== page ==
It’s always a nice surprise to show up to a bluegrass show and see a packed house, especially in an urban east coast venue. The intimate Church of Boston holds 225 people but it was near capacity this past Thursday night. Chasing Blue started things off with Scranton, Pennsylvania’s Cabinet playing second. San Francisco based bluegrass rockers, Hot Buttered Rum headlined the night.
Cabinet is a 6 piece band with a lively bluegrass sound and a skilled drummer that kept my feet moving. They were the perfect way to get pumped for the main event, Hot Buttered Rum. Somehow this lovable bluegrass band makes it 3000 miles across the country twice a year to do a handful of shows in tiny bars and clubs around the east coast. We sure are grateful!
Hot Buttered Rum has been around for just over 10 years and in that time they have amassed a serious fanbase. They have nearly 600 live recorded shows on archive.org and even have their own fan site, morebutter.net full of setlists, lyrics, statistics, and other fun info. The band is: Aaron Redner (fiddle/mandolin), Bryan Horne (upright bass), Erik Yates (banjo, flute, mandolin), Nat Keefe (guitar), Lucas Carlton (drums, washboard).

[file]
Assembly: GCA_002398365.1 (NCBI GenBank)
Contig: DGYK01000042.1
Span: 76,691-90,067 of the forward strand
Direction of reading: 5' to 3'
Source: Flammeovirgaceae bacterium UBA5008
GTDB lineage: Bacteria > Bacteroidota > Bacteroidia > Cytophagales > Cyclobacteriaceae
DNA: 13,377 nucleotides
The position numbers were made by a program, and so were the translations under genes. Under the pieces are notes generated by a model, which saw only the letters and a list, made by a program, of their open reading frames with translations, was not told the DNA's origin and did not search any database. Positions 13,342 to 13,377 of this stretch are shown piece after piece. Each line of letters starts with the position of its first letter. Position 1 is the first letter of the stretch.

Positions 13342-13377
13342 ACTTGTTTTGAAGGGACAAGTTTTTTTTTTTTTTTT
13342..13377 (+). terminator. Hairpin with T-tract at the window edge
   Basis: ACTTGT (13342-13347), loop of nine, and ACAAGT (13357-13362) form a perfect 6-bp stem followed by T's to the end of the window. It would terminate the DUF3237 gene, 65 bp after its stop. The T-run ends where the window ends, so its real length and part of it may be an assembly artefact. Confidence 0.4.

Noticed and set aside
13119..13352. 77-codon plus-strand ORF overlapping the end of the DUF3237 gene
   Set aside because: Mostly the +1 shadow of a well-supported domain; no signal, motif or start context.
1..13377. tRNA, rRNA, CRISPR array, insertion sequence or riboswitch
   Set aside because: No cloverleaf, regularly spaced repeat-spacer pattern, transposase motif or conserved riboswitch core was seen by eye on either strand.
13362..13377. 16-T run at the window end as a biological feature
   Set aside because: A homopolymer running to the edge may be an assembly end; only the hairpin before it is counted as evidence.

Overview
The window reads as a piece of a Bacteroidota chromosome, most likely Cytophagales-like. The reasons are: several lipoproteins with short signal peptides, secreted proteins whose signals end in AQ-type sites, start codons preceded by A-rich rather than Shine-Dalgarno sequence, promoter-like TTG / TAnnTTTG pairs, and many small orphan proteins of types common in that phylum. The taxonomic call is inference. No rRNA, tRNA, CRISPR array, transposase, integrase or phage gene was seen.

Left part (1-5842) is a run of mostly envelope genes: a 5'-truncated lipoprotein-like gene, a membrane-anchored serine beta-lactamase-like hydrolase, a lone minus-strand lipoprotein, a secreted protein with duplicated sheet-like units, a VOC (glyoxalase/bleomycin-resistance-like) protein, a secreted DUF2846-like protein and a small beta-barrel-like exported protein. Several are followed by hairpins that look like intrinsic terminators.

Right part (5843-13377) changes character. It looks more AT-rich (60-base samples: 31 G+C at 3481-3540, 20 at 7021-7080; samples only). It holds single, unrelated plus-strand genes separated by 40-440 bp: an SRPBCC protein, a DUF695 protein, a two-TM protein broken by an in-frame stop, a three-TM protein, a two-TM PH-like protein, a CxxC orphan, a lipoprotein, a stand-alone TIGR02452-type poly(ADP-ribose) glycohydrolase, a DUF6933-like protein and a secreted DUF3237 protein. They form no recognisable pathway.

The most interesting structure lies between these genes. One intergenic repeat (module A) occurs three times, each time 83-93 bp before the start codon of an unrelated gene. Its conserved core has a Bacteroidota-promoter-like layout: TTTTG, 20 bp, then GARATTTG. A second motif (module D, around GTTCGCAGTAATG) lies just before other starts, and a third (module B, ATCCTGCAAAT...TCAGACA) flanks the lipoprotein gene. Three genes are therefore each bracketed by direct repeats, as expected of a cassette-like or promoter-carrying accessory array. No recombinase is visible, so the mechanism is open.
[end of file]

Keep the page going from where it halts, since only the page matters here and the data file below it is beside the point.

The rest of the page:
The band played a single set which seemed to get better and better every song. Original songs and some not so typical covers created the canvas for back and forth solos which were played with skill and style. There was so much energy bouncing around the stage, into the crowd, and back again it was hard to focus on one band member for too long. Despite facing some serious feedback sound problems, Aaron kept his composure with his fiddle and played his heart out the whole time.
The middle of the set featured Lucas on the washboard which was great fun to watch. The music seemed to continue on and on in one joyous stream with many songs jamming into the next. Towards the end of the set, a guest bongo player named Brian got up on the stage and accompanied the band for the remainder. His playing beautifully added to the mix and kept the crowd on their toes till the very last notes. The band closed their set with an extremely soulful version of Turn On Your Lovelight.
After a brief break, the band came back out for a single song encore. Then, to the crowd’s delight they hopped off the stage and played a final song, totally acoustic in the midst of the crowd. One thing’s for sure, this band was having just as much fun playing as the crowd was, watching and dancing.
Review by: Jeremy Lach
Photos by: Brett Witten